There is evidence that South African youth engaging in underage drinking is on the rise, which in turn can lead to harmful consequences in terms of traffic injuries, risky sexual behaviour, interpersonal violence and long term health issues. Bakwena N1N4 Toll Road Concessionaire recently held another successful Drama Season for learners along the N1 and N4 corridors to promote awareness around road safety and responsible behaviour.
The first showcase was held in Lehurutshe Civic Centre on the 18th September and involved a hundred and ten learners from eight schools, namely Ramotshere, NR Mandela, Zeerust Hoërskool, Ramatu, Zeerust Combined, Ikageleng, Ntebogang and Ngotwane. The second was held in Lagairoi (Mooinooi) on the 24th of September and involved a hundred and thirty five learners from nine schools, namely Machadam, Swartruggens Intermediate, Moedwil, Thuto ke Maatla, Reebone, Mogale, St Teresa, Michael Modisakeng and Johane Mokolobetsi. A large audience of appreciative family, friends, facilitators and officials were present at each event.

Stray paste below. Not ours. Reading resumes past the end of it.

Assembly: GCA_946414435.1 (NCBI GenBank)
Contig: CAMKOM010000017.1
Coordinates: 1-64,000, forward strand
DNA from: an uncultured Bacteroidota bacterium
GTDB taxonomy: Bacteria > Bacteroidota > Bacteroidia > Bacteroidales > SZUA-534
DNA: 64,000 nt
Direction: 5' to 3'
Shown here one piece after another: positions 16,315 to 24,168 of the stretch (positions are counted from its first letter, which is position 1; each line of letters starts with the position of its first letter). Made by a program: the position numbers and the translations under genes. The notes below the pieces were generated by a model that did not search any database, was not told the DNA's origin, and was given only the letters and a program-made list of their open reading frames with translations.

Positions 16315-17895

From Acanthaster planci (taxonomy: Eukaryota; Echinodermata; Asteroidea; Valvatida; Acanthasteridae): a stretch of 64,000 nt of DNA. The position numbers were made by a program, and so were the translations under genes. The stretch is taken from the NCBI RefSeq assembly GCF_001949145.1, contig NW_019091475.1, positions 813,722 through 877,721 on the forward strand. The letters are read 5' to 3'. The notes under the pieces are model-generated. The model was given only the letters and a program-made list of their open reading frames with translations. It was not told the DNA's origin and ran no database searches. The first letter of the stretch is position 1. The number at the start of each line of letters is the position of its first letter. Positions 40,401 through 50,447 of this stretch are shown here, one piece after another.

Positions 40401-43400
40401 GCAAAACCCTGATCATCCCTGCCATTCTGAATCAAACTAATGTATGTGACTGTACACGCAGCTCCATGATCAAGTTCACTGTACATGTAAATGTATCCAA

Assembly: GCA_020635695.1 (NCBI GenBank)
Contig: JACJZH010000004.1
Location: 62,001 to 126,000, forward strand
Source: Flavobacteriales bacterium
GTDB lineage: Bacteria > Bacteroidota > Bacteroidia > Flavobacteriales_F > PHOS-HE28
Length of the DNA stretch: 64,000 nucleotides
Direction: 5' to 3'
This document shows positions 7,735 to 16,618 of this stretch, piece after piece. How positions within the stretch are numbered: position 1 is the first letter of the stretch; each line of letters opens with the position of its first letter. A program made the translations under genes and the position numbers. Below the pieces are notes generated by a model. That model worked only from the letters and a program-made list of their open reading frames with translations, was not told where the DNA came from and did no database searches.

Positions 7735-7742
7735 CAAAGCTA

Charmaine van Wyk, PR Manager of Bakwena, expands: “This Drama Project is just one of many projects that uplift the lives of those communities that reside along the N1 and N4 corridor. Bakwena would like to thank the teachers, facilitators, officials and, last but not least, the stars of the show, the children who put together meaningful dramas about the challenges they are faced with on a daily basis.”
Bakwena’s drama project has two main objectives. The first is to engage with youth regarding the risks of drinking alcohol and the importance of making thoughtful decisions while still young. The other objective is to provide a platform where a group of young people can explore the powerful impact of drama on their own development and in conveying a social message. This is achieved by encouraging the learners to dramatise what they have learned, or experienced personally, into short plays.
This was the fourth Bakwena Drama season, and proved to be as successful as ever. Learners are trained on a 5 day camp, consisting of Peer Education (with SA Red Cross) and a 3 day drama workshop. This year, 36 teachers were also invited to a drama training camp.